The Problem With Ethereum Part 2

Tomer Strolight
6 min readNov 24, 2021

I’ll be quick. I assume you read Part 1. If you didn’t, you should. The article has been extremely widely circulated, rising to the top of Hacker News, r/cryptocurrency, featured on a popular YouTube channel , and has turned out to be the most accessed article I’ve ever written.

In it I explained how “Ethereum is not a decentralized peer-to-peer system. It is a system with an unaccountable ruling class exploiting the working class.”

I also pointed out it had “complicity in the classes that benefit from the decisions of the ruling class at the expense of the working class.”

I also challenged those complicit classes to ask themselves what they thought might happen to them when the working class was milked for all they were worth by the ruling class. I wrote: “Do you think the ruling class will suddenly stop seeking victims to enrich themselves?”

The article was published on August 6th, 2021, a day or two after the London hard fork that was marketed as the “ultra-sound money monetary policy” by Ethereum’s ruling class.

Finally, I pointed out in the original article that Ethereum had become “just like the corrupt fiat money system we’re trying to escape.”

Ethereum’s Actual Innovation— Making Deflation As Bad As Inflation

The flaw with the fiat system isn’t inflation per se. It is that the inflated money supply is given to insiders and privileged people who then benefit at the expense of those who lack that privilege.

The flaw isn’t inflation. The flaw is how alterations in the monetary policy affect the different classes.

Ethereum’s London hard fork, and their alleged “ultra sound” monetary policy show how deflation can reproduce the exact same flaw.

The London hard fork did not lower fees. It burned them. This fee burn reduces the outstanding supply of Eth. And this is what they call “ultra sound”.

Fees on Eth, like on all blockchains, are a function of the data size of the transaction, not of the value of the transaction. So whether you’re transacting $1 worth or $1 million worth of Eth, the fee is going to be pretty much the same. Now if fees were negligible that wouldn’t be an issue. But fees on Ethereum are anything but negligible.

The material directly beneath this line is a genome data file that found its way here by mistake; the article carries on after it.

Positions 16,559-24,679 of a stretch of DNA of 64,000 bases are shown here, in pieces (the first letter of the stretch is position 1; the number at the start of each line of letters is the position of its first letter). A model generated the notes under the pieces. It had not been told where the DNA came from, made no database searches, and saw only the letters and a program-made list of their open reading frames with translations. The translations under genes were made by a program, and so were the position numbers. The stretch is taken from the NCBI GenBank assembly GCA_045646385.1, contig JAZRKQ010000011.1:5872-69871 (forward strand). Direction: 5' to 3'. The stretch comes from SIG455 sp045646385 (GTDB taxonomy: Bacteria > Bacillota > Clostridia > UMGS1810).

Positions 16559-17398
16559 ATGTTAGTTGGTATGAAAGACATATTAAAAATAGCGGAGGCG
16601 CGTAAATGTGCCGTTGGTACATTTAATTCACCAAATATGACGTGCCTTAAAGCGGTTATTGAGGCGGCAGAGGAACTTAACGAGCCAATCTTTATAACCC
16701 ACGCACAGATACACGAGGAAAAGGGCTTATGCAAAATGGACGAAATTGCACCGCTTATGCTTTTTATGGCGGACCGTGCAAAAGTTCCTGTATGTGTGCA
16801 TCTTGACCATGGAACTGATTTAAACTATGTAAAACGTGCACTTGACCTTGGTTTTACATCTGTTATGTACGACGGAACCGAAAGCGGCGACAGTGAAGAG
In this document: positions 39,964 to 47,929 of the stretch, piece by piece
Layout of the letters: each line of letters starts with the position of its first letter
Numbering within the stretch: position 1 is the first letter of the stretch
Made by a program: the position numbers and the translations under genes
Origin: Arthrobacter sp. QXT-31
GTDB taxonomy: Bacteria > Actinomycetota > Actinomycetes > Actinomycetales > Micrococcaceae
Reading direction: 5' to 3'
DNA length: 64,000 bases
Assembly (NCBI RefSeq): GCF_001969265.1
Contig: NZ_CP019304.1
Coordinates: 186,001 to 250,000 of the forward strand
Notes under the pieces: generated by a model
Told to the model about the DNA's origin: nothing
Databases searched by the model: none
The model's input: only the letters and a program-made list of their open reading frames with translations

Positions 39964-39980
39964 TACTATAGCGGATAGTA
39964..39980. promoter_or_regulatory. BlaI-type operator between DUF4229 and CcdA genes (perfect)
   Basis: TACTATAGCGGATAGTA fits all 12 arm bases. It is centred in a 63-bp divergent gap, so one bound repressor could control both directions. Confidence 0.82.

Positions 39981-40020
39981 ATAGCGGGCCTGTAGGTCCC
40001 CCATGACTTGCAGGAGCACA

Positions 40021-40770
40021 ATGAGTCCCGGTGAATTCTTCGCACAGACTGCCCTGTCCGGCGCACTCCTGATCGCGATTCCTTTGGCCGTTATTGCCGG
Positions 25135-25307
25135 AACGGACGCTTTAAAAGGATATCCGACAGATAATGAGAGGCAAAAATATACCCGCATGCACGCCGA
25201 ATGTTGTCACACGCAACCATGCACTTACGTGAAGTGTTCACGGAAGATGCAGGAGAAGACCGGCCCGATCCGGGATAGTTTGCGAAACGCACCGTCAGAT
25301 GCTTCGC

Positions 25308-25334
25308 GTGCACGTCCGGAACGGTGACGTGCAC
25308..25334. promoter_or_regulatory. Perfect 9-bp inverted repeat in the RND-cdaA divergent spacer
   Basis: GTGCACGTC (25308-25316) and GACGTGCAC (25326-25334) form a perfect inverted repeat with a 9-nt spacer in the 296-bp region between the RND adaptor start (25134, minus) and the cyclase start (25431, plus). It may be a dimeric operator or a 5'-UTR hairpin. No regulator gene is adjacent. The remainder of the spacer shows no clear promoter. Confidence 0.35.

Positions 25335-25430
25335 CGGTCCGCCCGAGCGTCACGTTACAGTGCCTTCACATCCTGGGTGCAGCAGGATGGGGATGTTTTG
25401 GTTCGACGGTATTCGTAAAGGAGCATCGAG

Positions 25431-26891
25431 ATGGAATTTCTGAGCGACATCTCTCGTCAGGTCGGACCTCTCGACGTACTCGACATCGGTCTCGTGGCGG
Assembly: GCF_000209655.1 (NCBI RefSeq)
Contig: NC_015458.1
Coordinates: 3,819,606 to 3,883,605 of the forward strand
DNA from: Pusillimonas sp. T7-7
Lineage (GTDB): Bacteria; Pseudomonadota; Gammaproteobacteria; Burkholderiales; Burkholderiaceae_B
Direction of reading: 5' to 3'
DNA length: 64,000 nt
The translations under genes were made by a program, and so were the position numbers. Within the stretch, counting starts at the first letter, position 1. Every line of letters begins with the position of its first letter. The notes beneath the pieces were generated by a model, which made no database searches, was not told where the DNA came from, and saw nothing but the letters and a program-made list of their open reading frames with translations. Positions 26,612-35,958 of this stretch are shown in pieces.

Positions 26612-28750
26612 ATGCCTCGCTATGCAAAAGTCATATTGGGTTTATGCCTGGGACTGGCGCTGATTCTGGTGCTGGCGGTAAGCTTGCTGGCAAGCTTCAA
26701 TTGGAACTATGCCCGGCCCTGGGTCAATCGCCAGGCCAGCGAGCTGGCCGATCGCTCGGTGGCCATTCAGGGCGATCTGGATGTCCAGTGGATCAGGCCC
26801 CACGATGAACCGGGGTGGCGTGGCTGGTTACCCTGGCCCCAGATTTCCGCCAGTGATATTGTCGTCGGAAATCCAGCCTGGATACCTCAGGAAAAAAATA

Since the London hard fork, fees have shot up 400% on average, from about $10 per transaction to about $50 per transaction.

Average Ethereum Transaction Fee in USD June — November 23, 2021

In retrospect, the ruling class yet again failed to deliver on its promises. Everyone had been led to believe that this ‘upgrade’ would make fees more predictable, yet nobody predicted that fees would increase 400%.

Who Was Hurt and Who Benefited?

Eth price in USD has appreciated since the hard fork by about 10%. In anticipation of the hard fork it rose over 100%.

However, the new monetary policy outrightly favours the wealthy class at the expense of the working class and the users of the system:

  • Miners — the working class — now earn less for their work as fees are burned instead of rewarded to them. (Read part 1 to see how unfairly this class has been treated.)
  • Those who now stake get new coin rewards, earning an estimated reward of over 5% annualized on their staked coins (according to
  • If you’re in the wealthy class and can stake on your own with the minimum 32 Eth, or $130,000 or more worth of it, you won’t notice the $50–$100 fee to stake your coins. And you’ll earn over $6,500 worth of new coins in a year. You’ll earn it without doing any work at all, just like the people close to the money printer in the corrupt fiat system.
  • However, if you’re in the not wealthy “Etherian class” — say you’ve only got a few hundred dollars worth of coins, like $500 — it will cost you $50-$100 to transfer your coins in your staking transaction to the pool, plus any additional fees they charge. With your $400 of remaining value you will earn a meager $20 of new coins in the year. It will take you 5 years just to earn back your transaction fee! So it doesn’t make sense for normal Etherian class people to stake, even with staking pools.